When war broke out between France and Prussia in July 1870, Colonel Loyd-Lindsay (later Lord Wantage of Lockinge) wrote a letter to The Times. He called for a National Society to be formed in Britain just like in other European nations.
On 4 August 1870, a public meeting was held in London and a resolution passed: "a National Society be formed in this country for aiding sick and wounded soldiers in time of war and that the said Society be formed upon the rules laid down by the Geneva Convention of 1864."
The British National Society for Aid to the Sick and Wounded in War was formed. It gave aid and relief to both warring armies during the Franco-Prussian War and in other wars and campaigns during the 19th century. This was done under the protection of the red cross emblem.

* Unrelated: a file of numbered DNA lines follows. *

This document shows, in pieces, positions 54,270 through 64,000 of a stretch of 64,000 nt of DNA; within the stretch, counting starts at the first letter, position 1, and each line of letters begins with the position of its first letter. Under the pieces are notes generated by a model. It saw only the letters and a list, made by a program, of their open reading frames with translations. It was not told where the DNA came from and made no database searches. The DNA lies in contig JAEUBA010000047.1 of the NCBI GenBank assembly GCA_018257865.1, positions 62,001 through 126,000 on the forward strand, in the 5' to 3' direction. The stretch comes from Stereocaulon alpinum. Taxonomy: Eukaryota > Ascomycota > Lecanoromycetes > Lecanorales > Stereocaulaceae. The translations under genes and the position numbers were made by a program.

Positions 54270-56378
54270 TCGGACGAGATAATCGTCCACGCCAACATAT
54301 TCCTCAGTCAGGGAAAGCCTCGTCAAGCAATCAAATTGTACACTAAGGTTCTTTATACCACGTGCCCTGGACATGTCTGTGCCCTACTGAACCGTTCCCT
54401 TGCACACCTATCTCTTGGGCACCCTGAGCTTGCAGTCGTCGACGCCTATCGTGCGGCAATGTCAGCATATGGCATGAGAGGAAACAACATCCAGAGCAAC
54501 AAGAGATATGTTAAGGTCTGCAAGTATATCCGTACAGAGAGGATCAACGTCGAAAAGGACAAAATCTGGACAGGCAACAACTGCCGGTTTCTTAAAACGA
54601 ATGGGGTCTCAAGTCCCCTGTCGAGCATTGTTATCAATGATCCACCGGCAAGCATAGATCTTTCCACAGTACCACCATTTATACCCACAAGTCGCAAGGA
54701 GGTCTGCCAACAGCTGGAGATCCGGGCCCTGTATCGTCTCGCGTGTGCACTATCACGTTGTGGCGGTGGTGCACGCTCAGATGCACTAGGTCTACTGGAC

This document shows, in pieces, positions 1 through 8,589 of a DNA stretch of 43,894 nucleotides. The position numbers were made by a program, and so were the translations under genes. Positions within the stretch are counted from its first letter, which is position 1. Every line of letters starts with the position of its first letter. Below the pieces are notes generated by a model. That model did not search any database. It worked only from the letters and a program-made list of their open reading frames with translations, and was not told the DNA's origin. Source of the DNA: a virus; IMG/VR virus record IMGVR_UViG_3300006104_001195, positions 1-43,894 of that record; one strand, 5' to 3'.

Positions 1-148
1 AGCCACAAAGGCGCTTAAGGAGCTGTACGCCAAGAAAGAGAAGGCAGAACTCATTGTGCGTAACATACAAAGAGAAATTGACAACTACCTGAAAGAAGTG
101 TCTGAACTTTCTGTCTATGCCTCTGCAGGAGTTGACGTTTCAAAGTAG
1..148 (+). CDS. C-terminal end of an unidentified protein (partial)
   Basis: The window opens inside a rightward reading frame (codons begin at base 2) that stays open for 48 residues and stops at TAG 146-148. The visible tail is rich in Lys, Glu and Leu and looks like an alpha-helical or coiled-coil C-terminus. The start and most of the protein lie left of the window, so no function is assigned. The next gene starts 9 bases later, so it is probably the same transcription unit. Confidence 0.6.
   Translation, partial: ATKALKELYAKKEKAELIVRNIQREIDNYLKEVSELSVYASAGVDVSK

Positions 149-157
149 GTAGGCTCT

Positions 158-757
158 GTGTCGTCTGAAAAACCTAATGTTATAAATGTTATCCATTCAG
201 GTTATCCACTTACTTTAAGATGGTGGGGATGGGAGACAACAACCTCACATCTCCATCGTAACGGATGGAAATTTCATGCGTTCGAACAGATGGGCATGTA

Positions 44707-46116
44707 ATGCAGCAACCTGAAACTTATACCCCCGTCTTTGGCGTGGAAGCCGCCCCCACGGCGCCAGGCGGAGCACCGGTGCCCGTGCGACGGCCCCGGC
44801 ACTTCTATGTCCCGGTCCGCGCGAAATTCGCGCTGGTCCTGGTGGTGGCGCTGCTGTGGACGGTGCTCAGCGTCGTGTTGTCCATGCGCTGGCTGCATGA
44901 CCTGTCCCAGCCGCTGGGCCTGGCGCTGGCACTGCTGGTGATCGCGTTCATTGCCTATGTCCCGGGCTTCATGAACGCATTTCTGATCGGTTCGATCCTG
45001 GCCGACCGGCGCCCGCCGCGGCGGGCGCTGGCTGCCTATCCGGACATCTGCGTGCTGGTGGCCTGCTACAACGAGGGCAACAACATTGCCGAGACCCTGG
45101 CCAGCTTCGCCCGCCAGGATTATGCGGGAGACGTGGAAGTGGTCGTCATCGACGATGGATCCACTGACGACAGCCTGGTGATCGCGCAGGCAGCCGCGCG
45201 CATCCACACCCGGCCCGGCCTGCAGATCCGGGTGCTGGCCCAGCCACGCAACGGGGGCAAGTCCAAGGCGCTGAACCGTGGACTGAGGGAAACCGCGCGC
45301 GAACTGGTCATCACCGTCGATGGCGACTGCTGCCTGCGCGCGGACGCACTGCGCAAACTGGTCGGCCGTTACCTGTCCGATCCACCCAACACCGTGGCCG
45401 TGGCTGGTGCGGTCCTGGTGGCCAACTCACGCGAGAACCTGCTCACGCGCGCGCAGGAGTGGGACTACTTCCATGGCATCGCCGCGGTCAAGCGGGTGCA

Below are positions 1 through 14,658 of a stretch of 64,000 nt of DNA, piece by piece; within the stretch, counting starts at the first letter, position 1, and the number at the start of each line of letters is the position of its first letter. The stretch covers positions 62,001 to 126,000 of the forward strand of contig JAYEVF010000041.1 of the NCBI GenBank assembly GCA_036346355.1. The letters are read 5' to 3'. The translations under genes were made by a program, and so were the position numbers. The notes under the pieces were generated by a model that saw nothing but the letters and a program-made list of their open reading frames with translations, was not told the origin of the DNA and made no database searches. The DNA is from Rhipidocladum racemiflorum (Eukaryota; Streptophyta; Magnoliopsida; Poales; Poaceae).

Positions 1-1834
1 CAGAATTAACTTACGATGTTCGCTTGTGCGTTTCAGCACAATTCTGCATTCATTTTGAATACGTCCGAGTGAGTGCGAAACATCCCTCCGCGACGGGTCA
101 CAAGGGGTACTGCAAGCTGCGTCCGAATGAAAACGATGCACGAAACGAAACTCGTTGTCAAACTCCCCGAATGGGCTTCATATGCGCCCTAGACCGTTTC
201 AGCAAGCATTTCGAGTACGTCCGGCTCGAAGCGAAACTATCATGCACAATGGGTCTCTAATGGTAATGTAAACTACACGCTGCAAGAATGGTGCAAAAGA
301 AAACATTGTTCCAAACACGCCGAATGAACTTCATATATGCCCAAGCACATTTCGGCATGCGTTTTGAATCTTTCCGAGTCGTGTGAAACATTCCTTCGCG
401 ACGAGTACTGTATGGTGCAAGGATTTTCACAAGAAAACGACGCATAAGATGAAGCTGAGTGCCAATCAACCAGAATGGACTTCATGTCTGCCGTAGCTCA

In 1905, the British National Society for Aid to the Sick and Wounded in War was renamed as the British Red Cross. It was granted its first Royal Charter in 1908 by HM King Edward VII. Queen Alexandra became its president.
The Red Cross needed many skilled volunteers for its wartime role. In 1907, a permanent structure of local Branches was adopted and extended the presence of the British Red Cross to communities around the country.
The Voluntary Aid Scheme was introduced in 1909 and ensured that Voluntary Aid Detachments (VADs) were formed across the UK. Their members would provide aid to the territorial medical forces in times of war.